What to do when you get stuck? Find something concrete to work toward.
A couple weeks ago I hit a wall. I’d finished working a small flurry of etching plates. I then finished the line etch on a new plate, but had no idea (still have no idea!) what else it wants or needs. It doesn’t feel finished as it is, but my tests with ink wash to see what some tonal values might add were unsatisfactory.
I was stuck.
I spent one of my class sessions filing new pieces of copper and printing some older plates. Not the best use of my time in class, where I have the teacher’s expertise at my avail, and should use that time wisely!
Then I saw the announcement of an open call for the 5th NY International Miniature Print Exhibition. It’s a juried show, and one I entered in the Before (2019) and sold a number pf prints! Sadly, this year’s will be virtual, but I’m still excited to enter.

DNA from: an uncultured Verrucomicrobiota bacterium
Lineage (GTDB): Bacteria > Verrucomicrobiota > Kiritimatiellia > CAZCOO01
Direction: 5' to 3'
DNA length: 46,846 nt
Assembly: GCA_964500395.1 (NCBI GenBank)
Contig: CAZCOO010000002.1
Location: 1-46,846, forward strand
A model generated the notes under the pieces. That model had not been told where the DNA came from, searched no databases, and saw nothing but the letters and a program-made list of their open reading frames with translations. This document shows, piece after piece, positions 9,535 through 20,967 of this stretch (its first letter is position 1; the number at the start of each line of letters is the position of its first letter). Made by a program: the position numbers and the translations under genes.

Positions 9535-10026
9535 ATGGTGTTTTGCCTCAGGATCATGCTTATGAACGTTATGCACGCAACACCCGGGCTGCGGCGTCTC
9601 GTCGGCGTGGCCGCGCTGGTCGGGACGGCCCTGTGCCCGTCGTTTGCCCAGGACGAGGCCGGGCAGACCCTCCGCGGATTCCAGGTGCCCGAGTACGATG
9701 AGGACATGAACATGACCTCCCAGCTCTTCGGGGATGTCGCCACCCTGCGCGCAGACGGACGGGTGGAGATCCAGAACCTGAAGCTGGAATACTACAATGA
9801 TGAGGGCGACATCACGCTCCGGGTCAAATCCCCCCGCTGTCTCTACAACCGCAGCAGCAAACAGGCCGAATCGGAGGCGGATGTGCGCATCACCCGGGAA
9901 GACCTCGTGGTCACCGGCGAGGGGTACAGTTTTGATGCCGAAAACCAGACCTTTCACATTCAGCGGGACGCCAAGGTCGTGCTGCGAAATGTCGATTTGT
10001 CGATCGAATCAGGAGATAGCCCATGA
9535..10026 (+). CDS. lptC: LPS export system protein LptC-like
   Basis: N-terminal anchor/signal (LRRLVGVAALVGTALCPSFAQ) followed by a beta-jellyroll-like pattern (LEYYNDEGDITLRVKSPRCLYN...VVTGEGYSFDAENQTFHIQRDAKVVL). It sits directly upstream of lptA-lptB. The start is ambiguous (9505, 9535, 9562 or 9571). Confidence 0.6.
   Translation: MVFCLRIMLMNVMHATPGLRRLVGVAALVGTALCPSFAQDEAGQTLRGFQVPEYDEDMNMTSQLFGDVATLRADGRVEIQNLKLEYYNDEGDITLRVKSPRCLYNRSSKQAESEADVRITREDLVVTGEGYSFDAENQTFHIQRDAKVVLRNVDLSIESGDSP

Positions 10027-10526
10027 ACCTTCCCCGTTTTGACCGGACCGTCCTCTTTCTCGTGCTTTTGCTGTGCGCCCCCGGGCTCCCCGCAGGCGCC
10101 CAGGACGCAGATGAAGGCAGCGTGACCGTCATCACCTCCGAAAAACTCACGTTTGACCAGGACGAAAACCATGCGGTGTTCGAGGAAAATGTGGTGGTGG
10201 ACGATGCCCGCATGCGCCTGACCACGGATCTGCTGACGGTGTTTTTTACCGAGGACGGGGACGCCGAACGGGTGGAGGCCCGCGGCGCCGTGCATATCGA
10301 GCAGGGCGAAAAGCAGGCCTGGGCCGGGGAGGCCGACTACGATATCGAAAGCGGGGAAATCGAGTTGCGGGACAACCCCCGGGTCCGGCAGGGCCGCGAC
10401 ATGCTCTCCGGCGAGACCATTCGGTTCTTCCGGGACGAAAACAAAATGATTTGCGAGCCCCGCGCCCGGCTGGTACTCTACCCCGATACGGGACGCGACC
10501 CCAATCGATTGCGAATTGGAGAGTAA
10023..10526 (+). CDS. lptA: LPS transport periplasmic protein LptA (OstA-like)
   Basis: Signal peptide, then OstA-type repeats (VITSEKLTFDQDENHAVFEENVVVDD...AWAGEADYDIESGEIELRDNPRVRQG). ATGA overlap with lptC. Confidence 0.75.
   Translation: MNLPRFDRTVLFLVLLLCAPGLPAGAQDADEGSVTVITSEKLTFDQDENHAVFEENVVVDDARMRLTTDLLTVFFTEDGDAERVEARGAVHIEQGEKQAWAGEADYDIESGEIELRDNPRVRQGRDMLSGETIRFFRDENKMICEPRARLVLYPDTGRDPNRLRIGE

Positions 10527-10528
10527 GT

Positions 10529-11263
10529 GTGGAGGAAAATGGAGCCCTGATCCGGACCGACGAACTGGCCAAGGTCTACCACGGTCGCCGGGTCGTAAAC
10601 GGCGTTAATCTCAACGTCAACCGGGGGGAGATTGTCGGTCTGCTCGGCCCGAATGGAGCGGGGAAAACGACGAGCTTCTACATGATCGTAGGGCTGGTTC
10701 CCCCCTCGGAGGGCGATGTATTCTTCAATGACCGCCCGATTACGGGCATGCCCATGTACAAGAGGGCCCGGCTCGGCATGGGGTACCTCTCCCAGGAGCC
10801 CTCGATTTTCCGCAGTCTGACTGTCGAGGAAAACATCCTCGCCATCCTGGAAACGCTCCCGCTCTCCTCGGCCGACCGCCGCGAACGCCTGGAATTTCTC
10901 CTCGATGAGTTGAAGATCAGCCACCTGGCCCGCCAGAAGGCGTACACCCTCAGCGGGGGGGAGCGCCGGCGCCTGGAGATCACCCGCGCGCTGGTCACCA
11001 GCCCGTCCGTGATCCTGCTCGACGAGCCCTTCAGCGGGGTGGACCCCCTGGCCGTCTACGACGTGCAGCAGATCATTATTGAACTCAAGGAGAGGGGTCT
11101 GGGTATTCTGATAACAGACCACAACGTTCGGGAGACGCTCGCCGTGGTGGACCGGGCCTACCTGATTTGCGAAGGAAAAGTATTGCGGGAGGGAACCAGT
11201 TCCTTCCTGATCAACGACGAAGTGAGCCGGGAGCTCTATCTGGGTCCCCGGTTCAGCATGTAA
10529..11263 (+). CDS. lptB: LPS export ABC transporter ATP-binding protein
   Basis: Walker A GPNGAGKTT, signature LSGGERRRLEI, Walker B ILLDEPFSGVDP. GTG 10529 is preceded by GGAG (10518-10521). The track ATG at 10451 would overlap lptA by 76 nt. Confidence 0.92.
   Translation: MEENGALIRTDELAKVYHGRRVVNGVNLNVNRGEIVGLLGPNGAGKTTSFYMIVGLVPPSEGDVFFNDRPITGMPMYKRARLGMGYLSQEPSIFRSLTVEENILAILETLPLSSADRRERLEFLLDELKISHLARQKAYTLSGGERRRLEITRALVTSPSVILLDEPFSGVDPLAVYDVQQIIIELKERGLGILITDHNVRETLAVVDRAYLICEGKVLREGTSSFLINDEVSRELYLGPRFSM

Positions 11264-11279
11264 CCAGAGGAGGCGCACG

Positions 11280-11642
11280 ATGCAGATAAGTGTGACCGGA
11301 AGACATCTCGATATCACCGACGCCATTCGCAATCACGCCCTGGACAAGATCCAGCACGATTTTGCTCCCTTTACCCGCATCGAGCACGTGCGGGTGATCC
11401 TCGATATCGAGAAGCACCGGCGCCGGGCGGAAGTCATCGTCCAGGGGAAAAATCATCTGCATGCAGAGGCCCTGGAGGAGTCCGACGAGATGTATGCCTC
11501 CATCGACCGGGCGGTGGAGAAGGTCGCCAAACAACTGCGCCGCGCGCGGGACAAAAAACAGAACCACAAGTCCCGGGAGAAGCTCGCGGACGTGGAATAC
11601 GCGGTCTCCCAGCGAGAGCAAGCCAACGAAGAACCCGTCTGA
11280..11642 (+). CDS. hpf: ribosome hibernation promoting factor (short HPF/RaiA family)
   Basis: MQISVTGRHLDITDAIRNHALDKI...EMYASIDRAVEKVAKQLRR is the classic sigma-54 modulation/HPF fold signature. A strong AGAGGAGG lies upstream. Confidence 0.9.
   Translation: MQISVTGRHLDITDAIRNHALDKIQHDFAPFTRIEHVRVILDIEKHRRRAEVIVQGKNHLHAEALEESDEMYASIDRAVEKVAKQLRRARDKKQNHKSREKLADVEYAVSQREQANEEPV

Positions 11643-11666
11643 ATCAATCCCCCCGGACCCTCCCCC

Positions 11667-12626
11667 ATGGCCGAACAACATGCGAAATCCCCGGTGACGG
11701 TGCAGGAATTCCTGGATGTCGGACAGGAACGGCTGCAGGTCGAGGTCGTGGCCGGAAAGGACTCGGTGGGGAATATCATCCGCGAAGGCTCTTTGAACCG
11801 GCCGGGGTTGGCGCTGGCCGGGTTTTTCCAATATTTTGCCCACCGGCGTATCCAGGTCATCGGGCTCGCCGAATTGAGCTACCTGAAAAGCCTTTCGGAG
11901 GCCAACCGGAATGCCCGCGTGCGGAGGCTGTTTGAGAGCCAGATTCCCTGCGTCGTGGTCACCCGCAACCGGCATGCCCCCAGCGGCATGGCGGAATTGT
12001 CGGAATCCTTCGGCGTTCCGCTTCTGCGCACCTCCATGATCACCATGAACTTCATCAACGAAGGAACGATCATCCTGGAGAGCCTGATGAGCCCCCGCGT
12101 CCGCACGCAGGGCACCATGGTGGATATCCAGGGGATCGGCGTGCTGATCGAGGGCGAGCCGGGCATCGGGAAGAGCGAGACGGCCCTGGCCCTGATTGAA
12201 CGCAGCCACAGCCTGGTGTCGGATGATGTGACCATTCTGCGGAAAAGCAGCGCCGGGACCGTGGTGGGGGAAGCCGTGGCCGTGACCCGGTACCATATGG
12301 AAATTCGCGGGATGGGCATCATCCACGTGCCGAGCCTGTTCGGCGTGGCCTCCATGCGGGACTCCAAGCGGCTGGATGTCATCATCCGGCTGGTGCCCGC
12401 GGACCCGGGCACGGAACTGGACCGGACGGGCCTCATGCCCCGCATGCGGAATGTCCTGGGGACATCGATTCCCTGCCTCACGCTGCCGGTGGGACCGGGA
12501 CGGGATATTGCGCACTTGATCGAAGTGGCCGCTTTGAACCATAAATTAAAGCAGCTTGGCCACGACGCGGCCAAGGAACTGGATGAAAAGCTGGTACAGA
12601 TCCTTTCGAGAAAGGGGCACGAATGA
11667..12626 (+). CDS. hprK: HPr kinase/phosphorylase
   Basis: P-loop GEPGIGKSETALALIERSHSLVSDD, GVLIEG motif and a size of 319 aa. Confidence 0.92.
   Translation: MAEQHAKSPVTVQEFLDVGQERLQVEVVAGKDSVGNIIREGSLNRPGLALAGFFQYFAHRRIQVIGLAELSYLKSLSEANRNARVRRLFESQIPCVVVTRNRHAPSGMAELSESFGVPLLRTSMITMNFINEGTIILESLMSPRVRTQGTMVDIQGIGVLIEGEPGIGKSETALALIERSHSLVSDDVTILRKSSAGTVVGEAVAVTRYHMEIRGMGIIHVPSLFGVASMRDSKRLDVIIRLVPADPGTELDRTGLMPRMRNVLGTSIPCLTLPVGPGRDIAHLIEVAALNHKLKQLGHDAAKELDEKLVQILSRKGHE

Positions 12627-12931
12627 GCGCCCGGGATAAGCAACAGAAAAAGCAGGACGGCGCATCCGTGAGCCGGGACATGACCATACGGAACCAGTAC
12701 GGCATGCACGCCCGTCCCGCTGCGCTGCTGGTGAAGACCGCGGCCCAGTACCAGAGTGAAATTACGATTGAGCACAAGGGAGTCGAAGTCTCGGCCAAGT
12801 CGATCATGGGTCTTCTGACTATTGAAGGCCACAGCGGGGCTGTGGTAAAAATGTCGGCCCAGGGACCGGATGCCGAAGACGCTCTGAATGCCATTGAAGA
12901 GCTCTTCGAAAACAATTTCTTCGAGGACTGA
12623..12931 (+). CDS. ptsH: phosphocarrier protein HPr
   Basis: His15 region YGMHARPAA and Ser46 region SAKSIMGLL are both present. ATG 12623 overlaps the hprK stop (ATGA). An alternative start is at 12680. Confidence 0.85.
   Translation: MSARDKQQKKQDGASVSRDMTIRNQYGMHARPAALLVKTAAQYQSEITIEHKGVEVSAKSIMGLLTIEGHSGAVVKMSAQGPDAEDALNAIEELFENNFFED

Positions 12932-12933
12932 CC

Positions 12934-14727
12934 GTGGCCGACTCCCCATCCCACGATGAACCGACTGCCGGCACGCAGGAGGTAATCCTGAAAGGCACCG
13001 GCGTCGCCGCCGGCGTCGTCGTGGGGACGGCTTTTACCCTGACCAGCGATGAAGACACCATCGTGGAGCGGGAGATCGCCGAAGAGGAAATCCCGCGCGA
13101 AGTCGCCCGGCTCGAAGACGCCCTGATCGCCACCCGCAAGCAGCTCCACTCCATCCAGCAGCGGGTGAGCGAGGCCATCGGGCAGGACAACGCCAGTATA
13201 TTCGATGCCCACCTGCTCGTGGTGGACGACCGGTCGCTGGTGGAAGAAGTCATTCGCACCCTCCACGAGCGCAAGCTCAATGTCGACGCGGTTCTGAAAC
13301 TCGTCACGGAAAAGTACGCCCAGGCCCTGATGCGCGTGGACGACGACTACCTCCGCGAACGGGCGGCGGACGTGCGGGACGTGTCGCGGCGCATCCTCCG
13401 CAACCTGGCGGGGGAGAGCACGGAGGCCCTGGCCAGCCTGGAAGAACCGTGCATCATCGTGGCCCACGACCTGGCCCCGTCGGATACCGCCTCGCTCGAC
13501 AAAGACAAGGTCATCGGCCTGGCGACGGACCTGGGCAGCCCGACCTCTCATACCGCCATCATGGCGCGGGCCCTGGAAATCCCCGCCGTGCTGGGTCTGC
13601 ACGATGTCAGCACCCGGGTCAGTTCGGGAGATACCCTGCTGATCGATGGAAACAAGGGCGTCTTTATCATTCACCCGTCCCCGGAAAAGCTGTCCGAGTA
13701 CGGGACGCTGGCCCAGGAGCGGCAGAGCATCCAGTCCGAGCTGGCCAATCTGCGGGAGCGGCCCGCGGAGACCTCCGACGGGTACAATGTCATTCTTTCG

A week later, the Society of American Graphic Artists announced a similar juried show, accepting entries of small-scale works. Now I have two deadlines to work toward— and I suddenly have four new plates on the go!
One of the new plates is a mezzotint— a new technique for me, and one that involves no acid etching. I’m very curious to see whether it will resonates with me. It’s a very different approach, wherein one starts with a plate that is entirely covered in texture, so would print solid black— rather than adding lines and textures to a blank ‘white’ plate, the artist must scrape or burnish away ares of dark to reveal lighter tones.
What do you think about deadlines— helpful or dreadful? Let me know your thoughts in the comments.
More thoughts on art next month. For now, my thoughts are on the people in Ukraine, whose situation seems unimaginable. I made a donation to a humanitarian aid group today, which seems a small and faraway thing to do, but it’s something.